One talks about guests, the other about patients. One is passionate about 'hospitality', the other is passionate about providing good care. Together, they are committed to better health and care for people with cancer. Students from the Hotelschool The Hague (campus Amsterdam) and the nursing study program at The Hague University of Applied Sciences are combining their expertise in the study 'A five-star experience at home' that is carried out by the Medical Delta Living Lab Better In Better Out.
Being admitted to hospital for an operation has a major impact on people with cancer. Even if the operation went well from a medical point of view, patients often have a lot of uncertainty after their discharge from hospital. Naturally, they receive information about care at home from the doctor and from the nurses. Practice shows that when patients return home, they are not sure what they should do or not do. This situation can lead to slower recovery and even unnecessary readmission. The Medical Delta Living Lab conducts research into faster and better home recovery of colon cancer patients after surgery. The research 'A five-star experience at home' focuses on improving the discharge process or check-out, as the hotel industry puts it.
What is the experience of the hotel school students in healthcare? "People remember the last contact, the so-called 'touch point', best. We want to make that moment a good experience in the hotel industry," explains Zack Koster. "A big difference, of course, is that you go to a hotel for pleasure and to a hospital for very different reasons." Within the hotel industry, hospitality is an important value. Sietske Kleuver explains: "In popular speech, hospitality is a welcoming experience. A pleasant restaurant, friendly staff, a clean toilet, for example. But there's much more to it than that. Do you feel safe? Are you listened to and do they take your wishes into account? Can you make your own choices? If you look at hospitality in this way, there are plenty of starting points for implementing this core value from the hotel sector in healthcare. After all, a hospital stay consists of more than just medical care.
Involved in choices
The students of both disciplines work on the research over a period of 10 weeks. When one student has finished, the other takes over and builds on the earlier insights. Kaya Zwaan has almost finished her part of the research. She investigated the transition from hospital to rehabilitation centre. "I started with literature research and then conducted interviews with patients, family members and healthcare professionals. I found out that patients do not feel involved in the choices that are made when they are discharged from hospital. But they really want to be." Student Shay Soerdjbalie will soon start his research. "I know people who have died of cancer or are in recovery. I feel I can contribute more to this research than to a study on global warming or sustainability. Those are such big issues. I'm going to do research in hospitals and compare the situation in the Netherlands with that in countries like Germany, Switzerland and Austria. How is aftercare organised there? And what can we learn from that?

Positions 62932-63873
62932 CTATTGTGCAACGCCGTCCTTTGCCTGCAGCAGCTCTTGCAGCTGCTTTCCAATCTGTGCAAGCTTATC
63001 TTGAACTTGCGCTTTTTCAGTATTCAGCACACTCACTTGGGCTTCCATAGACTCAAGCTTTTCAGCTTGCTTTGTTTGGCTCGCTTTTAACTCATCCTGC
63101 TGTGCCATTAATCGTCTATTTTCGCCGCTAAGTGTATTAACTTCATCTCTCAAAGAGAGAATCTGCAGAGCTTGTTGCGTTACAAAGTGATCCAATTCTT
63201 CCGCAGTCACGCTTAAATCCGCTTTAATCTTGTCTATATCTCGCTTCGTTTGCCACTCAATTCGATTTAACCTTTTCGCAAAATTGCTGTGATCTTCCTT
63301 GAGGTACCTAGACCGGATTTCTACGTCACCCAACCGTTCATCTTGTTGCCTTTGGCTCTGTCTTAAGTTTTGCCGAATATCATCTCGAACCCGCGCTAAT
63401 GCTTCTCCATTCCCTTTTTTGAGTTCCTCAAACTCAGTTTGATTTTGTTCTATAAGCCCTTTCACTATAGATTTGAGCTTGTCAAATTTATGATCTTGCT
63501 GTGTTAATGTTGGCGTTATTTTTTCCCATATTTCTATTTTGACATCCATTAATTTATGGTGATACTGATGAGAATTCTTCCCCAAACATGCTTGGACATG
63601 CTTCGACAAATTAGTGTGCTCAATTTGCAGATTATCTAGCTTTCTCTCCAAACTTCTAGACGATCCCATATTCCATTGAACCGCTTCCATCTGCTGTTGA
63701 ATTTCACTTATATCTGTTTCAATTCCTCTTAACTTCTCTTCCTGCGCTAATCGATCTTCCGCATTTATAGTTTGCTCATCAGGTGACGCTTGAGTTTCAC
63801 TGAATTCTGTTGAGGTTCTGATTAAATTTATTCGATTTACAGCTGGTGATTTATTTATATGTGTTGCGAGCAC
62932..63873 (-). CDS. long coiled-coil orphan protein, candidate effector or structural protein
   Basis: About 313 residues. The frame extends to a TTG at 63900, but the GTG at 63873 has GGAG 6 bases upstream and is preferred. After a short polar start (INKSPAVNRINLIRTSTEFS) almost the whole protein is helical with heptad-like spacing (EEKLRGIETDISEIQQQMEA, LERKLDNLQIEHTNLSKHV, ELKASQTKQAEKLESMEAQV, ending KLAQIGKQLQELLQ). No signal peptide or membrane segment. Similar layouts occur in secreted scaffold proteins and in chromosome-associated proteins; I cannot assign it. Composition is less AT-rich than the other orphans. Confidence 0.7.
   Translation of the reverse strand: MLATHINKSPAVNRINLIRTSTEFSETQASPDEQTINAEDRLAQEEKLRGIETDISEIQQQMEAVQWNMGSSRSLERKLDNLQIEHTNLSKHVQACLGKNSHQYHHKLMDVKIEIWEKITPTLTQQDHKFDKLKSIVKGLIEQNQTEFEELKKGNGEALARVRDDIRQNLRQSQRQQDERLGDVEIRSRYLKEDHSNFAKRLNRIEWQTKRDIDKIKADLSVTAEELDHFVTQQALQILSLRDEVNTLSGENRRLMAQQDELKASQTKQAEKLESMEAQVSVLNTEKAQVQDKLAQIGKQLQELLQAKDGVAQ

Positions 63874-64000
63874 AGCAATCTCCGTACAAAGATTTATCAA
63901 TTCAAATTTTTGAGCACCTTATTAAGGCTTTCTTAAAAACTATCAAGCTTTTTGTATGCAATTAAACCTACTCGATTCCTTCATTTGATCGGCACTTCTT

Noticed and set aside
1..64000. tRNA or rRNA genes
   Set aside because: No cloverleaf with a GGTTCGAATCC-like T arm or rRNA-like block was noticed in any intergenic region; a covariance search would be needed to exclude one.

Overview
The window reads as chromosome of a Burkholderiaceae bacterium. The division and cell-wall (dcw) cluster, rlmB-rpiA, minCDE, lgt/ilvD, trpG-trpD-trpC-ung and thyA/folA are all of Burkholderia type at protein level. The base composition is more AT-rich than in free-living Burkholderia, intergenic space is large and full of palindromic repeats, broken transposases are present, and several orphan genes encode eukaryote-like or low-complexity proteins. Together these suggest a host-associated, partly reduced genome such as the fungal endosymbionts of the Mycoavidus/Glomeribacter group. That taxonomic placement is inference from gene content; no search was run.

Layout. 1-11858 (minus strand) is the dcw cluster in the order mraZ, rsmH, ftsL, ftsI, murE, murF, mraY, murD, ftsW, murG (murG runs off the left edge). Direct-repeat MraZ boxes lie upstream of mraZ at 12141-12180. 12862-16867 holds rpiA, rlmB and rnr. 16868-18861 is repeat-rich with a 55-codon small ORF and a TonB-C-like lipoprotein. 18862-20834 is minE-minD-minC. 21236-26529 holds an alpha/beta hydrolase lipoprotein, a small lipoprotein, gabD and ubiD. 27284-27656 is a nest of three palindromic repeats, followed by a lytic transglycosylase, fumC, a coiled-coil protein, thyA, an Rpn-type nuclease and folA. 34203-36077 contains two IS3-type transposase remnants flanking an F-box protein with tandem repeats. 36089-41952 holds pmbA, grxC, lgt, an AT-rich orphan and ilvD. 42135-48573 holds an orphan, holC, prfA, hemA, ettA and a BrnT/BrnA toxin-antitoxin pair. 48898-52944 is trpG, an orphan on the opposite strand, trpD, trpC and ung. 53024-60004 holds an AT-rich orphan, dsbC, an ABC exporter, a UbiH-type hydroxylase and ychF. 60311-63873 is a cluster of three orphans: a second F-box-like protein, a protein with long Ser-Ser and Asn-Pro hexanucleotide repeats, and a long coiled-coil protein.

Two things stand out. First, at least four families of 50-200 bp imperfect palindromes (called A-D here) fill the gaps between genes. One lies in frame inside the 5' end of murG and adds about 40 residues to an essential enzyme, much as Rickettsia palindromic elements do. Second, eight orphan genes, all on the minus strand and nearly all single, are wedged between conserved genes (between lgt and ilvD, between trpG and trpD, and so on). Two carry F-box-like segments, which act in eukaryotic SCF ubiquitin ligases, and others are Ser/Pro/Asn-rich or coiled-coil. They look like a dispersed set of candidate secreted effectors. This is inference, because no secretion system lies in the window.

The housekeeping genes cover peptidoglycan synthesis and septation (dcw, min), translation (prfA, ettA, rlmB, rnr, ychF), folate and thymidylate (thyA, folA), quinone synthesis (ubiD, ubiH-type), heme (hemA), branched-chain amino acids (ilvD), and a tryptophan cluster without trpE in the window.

Interviewing a hotel customer is different from talking about experiences with cancer patients recovering after surgery. How did the students prepare for that? Luup van Gemert: "I know quite a few people who are currently dealing with a serious illness. So I asked them very carefully: how could I approach you without it being too close and too hurtful? Zack says he benefited a lot from the hospitality training during the course. "You learn to be clear, because you are managing expectations. And you learn to read someone, use the right tone of voice, empathise with the other person's situation, show that you understand the customer's story and check whether your story is clear."
Small step, big difference
Rosalie Crezee has now completed her part of the research. "I come from a family of nurses and have been told from an early age what happens behind the scenes in a hospital. I have actually heard all my life that a lot of things could be done better. That's why I found it so interesting to delve into this subject. The hospitality industry can certainly offer added value to the health care industry. Sometimes it's about small changes in behaviour that cost little time and money, but which can make a big difference to the patient, the customer." An example of such a change is to accompany patients from the waiting room to the appointment and to help them after the appointment.
This is the first part in a two-part article about students' contributions to the study ‘A Five-Star Experience at Home’. The next article focuses on the HBO nursing students. What are their experiences and what have they learned from working with the students of the hotel school? The second part will be published in April.